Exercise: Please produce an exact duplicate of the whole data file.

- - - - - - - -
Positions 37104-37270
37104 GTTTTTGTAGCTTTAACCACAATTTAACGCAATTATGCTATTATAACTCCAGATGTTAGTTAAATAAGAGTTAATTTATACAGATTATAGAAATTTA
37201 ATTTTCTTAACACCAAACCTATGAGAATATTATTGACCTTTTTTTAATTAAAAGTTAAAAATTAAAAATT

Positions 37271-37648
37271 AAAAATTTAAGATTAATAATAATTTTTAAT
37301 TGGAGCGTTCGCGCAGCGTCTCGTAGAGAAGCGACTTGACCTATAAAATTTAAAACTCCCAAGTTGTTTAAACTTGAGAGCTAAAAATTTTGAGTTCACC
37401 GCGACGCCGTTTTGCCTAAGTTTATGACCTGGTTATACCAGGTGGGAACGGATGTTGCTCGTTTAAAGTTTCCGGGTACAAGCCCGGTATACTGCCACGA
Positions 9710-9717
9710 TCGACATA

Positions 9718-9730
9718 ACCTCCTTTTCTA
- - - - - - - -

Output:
Positions 37104-37270
37104 GTTTTTGTAGCTTTAACCACAATTTAACGCAATTATGCTATTATAACTCCAGATGTTAGTTAAATAAGAGTTAATTTATACAGATTATAGAAATTTA
37201 ATTTTCTTAACACCAAACCTATGAGAATATTATTGACCTTTTTTTAATTAAAAGTTAAAAATTAAAAATT

Positions 37271-37648
37271 AAAAATTTAAGATTAATAATAATTTTTAAT
37301 TGGAGCGTTCGCGCAGCGTCTCGTAGAGAAGCGACTTGACCTATAAAATTTAAAACTCCCAAGTTGTTTAAACTTGAGAGCTAAAAATTTTGAGTTCACC
37401 GCGACGCCGTTTTGCCTAAGTTTATGACCTGGTTATACCAGGTGGGAACGGATGTTGCTCGTTTAAAGTTTCCGGGTACAAGCCCGGTATACTGCCACGA
Positions 9710-9717
9710 TCGACATA

Positions 9718-9730
9718 ACCTCCTTTTCTA